Spending a vacation on the slopes, training for your first 5K or marathon, or simply doing several high-intensity workouts during the week can feel like you're putting your body through the wringer. When you're kicking your fitness up a notch and feeling sore in places you've never imagined, is it worth considering a bit of extra nutritional support?
Experts say it's not a bad idea. "Exercise is an important component of health for everyone, but physical activity does put additional stress on the body when it's happening—especially for those with higher-than-average activity levels," says Rebekah Blakely, RDN. "So, while you can usually meet your nutritional needs through a healthy diet, you may need some additional support to help with recovery and performance."
Adding supplements, according to Brittany Michels, M.S. RDN, LDN, is common for people with active lifestyles. Below, she and Blakely—both registered dietitians and nutrition coaches—break down the top supplements for energy, endurance, and recovery.
The best supplements for active lifestyles:
"With their powerful ability to fight inflammation and free radicals, omega-3 fatty acids may help decrease exercise-induced muscle soreness and fatigue, as studies show," says Blakely. "And since omega-3s also support a healthy heart and blood vessels, athletes can get an extra benefit when it comes to circulation and oxygen transport."
The most popular way to supplement omega-3s is fish oil (plant-based options such as algae oil and flaxseed oil are also common), but make sure it's sourced cleanly if you're shopping. The wild-caught and U.S.-sourced Premium Wild Alaskan Fish Oil from Vthrive™ The Vitamin Shoppe brand, which contains full-spectrum omega-3, is put through over 300 rigorous quality-assurance steps and has its ingredient purity and potency verified by independent third-party labs.
As the active ingredient in turmeric root, curcumin is a powerful antioxidant and anti-inflammatory that has been shown to help reduce stress from physical activity. Think of this potent yellow spice as an herbal aid in recovery: "Studies show curcumin may relieve joint discomfort associated with exercise or overuse," says Blakely, "which can help you get back in the gym for your next workout faster!"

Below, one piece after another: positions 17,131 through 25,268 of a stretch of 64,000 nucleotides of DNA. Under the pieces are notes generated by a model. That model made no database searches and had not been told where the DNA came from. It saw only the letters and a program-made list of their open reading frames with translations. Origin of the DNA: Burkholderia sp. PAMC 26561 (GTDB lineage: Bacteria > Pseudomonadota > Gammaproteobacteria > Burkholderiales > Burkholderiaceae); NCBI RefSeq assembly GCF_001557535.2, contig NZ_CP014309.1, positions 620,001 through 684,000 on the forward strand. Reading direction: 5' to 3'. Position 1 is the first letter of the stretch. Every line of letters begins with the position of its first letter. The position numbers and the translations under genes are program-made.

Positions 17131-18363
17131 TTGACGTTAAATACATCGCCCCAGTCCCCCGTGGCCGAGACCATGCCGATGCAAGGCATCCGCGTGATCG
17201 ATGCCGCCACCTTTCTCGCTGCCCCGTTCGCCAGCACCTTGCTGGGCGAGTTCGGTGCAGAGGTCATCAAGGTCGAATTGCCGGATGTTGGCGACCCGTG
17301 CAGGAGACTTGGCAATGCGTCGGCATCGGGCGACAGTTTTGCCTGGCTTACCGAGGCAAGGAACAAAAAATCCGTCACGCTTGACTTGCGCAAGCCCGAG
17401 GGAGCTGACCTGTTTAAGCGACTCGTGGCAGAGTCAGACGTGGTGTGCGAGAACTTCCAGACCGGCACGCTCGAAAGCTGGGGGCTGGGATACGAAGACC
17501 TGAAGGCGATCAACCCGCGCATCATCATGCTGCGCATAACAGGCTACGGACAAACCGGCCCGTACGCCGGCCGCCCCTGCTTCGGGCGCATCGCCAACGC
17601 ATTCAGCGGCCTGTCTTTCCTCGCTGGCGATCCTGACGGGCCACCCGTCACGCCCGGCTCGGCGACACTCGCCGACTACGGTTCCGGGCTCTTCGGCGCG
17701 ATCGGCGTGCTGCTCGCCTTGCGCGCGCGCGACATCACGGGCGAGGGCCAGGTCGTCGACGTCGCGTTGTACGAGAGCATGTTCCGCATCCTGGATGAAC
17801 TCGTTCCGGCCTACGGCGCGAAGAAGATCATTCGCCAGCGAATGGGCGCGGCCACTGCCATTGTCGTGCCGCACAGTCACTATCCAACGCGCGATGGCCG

Protein plays a major role in fitness recovery. "Working your muscles actually produces tiny tears in the muscle that, when healed, help you build strength," explains Blakely. "Consuming protein post-workout provides the amino acids the body needs for muscle synthesis and repair."
"The most effective way to supplement with protein is powder," says Michels, "since it would take a ridiculous amount of protein capsules to meet a protein serving." When choosing a protein supplement, Blakely advises looking for a short ingredient list to avoid any unnecessary fillers and preservatives. "It should just be protein—from whatever source you choose—plus a few other optional additions, like natural flavorings and sweeteners, enzymes, and probiotics."
And importantly, look for a complete protein powder, "one that provides all nine of your essential amino acids," Blakely adds. "These are the amino acids our body can't make on its own and must get from your diet. You need them all in order to maximize muscle synthesis." The New Zealand Grass-Fed Whey Protein from Vthrive™ The Vitamin Shoppe brand is a wholesome powder that's ethically sourced from the milk of pasture-raised dairy cows on New Zealand farmlands. Both Vanilla and Chocolate flavors are rich in naturally occurring essential amino acids (EAAs) and branched-chain amino acids (BCAA) and free from unnecessary magnesium stearate, stearic acid, and titanium dioxide as well as synthetic bovine growth hormones, gluten, and soy. One scoop in your glass of water or a smoothie gives you 25 grams of high-quality protein for supporting muscle growth and recovery.